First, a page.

Even on the competitive circuit, Jara began to organically transition into teaching. Perroy noted, "His best talent is to be naturally personal. It’s not staged. He gave a master class in France with students not much younger than he is. His manner of teaching works about the same way he plays: different, unique, and deep."

Recently, Jara became an Adjunct Professor of Guitar at California State University, Fullerton in a program run by Martha Masters, President of GFA. “One thing I’ve learned from that experience is that luckily when you’re teaching you finally start getting paid to learn. I don’t really think it’s about imparting knowledge; it’s more how we’re going to work together to help with something.”

Jara’s performance focus has turned to something he would not have been able to do in competitions; he now prefers creating programs around larger works or projects focusing on a single composer. “Last summer,” says Jara, “I was touring doing pieces by Manuel Ponce, a Mexican composer who wrote a lot of guitar music for Andres Segovia. Of all the composers Segovia commissioned, Ponce was the best. His work is definitely worth playing and putting out there. It’s known as old school music, but as a young player I feel I have a more modern voice to offer for playing it.”

Similarly, an SFCM winter seminar taught by Giacomo Fiore on Acoustic Ecology inspired a deep dive in the avant-garde guitar music of Toru Takemitsu, whose work In the Woods Jara is performing at the Swedenborgian Church in Pacific Heights on April 19 at 4:30pm as part of an upcoming festival on Nature and Spirit. “It’s a beautiful twenty-minute set of three pieces inspired by various natural gardens around the world, with the third movement is based on Muir Woods.”

In Fiore’s seminar, Jara was fascinated to learn about Takemitsu’s trajectory: the Western-influenced and largely self-taught composer had rejected much of Japanese culture because of the war, but he would rediscover its value through the influence of John Cage and philosopher D.T Suzuki’s writings about Zen.

“I was inspired,” says Jara “by how Takemitsu involves nature in his music, his graphic scores, and how the music is reminiscent of Japanese landscape painting in its use of space and silence. His ideas about silence actually differ from John Cage. Japanese has different words for silence and one of them is ma, which Takemitsu defines as the kind of silence that happens after a sound has deteriorated, and there’s this space left afterward before any new sound comes. This is profound for me because Takemitsu sees sound and silence as forces of life and death. You’re not just playing notes.”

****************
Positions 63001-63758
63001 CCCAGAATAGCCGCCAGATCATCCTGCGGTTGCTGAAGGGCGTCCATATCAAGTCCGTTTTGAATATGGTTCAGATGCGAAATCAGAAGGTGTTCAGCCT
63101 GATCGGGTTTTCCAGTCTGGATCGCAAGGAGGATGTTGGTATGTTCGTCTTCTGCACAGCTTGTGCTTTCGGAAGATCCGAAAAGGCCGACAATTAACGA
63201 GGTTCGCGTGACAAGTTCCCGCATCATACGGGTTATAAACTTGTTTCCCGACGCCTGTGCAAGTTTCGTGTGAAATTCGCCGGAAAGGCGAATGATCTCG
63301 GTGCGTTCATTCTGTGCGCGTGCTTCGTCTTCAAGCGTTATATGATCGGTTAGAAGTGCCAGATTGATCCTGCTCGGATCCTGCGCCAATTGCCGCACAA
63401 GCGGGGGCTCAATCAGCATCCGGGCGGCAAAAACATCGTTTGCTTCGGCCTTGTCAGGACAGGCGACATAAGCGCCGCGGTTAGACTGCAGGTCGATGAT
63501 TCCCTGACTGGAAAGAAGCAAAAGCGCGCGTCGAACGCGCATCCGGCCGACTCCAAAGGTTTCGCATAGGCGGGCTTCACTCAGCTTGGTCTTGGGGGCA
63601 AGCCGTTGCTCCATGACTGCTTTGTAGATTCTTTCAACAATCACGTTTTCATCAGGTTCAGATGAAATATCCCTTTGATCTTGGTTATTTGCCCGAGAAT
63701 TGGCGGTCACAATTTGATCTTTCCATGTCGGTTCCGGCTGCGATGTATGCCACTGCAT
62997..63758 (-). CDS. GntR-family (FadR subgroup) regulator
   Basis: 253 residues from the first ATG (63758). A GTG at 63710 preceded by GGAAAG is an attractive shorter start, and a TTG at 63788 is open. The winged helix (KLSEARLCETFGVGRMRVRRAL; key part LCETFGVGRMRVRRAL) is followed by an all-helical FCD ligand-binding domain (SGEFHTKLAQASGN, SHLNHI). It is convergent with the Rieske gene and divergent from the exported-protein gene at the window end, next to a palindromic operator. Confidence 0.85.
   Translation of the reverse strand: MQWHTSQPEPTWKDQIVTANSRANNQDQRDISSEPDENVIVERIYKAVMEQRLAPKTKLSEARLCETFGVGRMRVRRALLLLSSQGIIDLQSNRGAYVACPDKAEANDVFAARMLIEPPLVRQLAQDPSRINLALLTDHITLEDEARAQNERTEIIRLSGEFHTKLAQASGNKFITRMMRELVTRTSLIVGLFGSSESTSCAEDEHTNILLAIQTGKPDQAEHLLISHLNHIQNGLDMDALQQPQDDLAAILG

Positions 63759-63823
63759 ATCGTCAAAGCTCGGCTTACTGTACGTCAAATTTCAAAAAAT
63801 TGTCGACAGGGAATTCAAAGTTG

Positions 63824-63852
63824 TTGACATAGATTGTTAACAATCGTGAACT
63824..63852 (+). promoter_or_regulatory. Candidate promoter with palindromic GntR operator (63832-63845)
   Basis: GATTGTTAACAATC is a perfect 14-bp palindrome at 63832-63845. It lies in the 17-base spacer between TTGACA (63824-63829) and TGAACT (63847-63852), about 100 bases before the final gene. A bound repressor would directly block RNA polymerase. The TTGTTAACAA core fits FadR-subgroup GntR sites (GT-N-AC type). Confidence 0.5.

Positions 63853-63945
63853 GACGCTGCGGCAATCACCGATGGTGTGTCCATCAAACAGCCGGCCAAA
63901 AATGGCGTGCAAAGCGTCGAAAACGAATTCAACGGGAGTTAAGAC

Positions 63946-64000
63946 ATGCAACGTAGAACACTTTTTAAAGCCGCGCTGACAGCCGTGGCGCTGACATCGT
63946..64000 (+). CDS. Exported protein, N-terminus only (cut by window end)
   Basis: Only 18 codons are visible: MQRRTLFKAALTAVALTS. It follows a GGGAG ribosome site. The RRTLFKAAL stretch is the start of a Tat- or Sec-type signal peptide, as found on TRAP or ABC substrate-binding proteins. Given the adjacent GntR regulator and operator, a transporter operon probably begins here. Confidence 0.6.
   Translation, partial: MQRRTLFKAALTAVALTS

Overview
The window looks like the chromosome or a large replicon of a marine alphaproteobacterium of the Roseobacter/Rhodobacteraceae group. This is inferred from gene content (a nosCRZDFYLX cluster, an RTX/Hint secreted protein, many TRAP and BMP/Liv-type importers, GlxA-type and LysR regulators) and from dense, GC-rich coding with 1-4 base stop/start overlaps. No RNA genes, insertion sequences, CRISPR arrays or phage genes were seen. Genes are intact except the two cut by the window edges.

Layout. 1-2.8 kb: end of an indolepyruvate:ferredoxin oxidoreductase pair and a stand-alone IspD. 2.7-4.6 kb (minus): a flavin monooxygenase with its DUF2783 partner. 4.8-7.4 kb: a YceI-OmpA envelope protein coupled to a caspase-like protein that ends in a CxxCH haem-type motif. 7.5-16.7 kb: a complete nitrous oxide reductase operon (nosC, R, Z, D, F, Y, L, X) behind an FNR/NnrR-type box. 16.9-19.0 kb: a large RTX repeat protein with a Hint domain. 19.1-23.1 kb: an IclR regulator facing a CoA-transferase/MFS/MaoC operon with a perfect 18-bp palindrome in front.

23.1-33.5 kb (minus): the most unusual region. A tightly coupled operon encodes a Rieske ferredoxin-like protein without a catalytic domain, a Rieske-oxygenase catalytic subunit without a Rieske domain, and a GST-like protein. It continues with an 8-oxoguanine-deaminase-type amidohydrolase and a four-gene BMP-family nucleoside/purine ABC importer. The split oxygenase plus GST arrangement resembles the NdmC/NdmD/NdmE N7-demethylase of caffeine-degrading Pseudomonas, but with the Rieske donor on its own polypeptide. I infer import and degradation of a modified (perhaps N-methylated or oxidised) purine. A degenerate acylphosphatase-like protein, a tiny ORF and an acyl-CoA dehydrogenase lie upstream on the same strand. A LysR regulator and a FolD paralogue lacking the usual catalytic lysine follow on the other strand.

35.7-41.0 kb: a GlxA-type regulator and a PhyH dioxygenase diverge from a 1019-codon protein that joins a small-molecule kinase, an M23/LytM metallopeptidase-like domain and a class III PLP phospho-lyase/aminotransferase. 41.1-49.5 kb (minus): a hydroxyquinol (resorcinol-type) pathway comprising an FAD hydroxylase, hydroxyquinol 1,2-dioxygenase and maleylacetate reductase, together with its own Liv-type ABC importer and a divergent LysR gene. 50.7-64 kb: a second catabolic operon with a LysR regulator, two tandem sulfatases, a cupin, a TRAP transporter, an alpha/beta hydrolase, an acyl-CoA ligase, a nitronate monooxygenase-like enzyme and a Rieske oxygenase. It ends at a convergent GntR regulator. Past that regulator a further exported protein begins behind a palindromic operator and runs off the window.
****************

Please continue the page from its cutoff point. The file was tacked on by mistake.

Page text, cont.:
Along with upcoming concerts, Jara has two recording projects in the works, one featuring Ponce’s guitar music and another focused on Takemitsu.

Musically, Jara has not ceased exploring. His last recital included a set on baroque guitar, and, for his next concert, he plans a set on theorbo, a 14-stringed mega-lute created as a continuo instrument for accompanying baroque ensembles. He hopes to do more chamber music and perform more 21st-century guitar music as well.

Comparing his Paris musical sojourn with SFCM, Jara says: “In Paris, it’s the lineage thing. You’re very aware of all the history. There’s this idea that my teacher was Nadia Boulanger, and Nadia Boulanger and Maurice Ravel were taught by Gabriel Faure, who studied with Camille Saint-Saens, etc.. They take it very seriously. Here at SFCM, it’s such a center for New Music, and there’s so much new activity with contemporary music going on. There are more academics as well, and I think that’s great.”

— Carl Nagin


See Xavier Jara perform with SFCM Guitar faculty in New York on March 1, 2020.